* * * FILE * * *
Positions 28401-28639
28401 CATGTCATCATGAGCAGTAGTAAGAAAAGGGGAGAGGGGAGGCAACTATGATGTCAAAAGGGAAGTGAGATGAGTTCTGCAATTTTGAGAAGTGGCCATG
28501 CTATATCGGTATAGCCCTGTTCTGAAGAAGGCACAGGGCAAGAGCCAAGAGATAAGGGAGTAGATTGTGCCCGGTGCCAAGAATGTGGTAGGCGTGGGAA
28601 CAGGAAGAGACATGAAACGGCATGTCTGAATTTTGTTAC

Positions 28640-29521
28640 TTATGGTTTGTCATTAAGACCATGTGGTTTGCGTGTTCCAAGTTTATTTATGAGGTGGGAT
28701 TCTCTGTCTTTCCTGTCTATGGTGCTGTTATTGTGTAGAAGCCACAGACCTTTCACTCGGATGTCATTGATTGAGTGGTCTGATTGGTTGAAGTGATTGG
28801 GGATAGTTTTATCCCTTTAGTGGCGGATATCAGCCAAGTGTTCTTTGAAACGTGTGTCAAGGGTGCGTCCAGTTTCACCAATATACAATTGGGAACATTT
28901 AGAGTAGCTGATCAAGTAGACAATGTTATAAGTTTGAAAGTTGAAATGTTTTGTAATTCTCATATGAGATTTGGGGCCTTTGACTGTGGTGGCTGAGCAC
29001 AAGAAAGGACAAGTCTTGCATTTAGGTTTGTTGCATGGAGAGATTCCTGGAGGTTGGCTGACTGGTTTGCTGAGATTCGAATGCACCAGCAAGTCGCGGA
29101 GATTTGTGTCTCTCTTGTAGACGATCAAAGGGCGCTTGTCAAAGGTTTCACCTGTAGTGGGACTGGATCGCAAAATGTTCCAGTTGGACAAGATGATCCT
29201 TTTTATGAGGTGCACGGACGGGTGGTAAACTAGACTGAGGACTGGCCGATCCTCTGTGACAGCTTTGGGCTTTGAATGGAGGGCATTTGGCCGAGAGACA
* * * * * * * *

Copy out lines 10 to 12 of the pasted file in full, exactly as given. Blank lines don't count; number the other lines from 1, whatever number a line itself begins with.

29001 AAGAAAGGACAAGTCTTGCATTTAGGTTTGTTGCATGGAGAGATTCCTGGAGGTTGGCTGACTGGTTTGCTGAGATTCGAATGCACCAGCAAGTCGCGGA
29101 GATTTGTGTCTCTCTTGTAGACGATCAAAGGGCGCTTGTCAAAGGTTTCACCTGTAGTGGGACTGGATCGCAAAATGTTCCAGTTGGACAAGATGATCCT
29201 TTTTATGAGGTGCACGGACGGGTGGTAAACTAGACTGAGGACTGGCCGATCCTCTGTGACAGCTTTGGGCTTTGAATGGAGGGCATTTGGCCGAGAGACA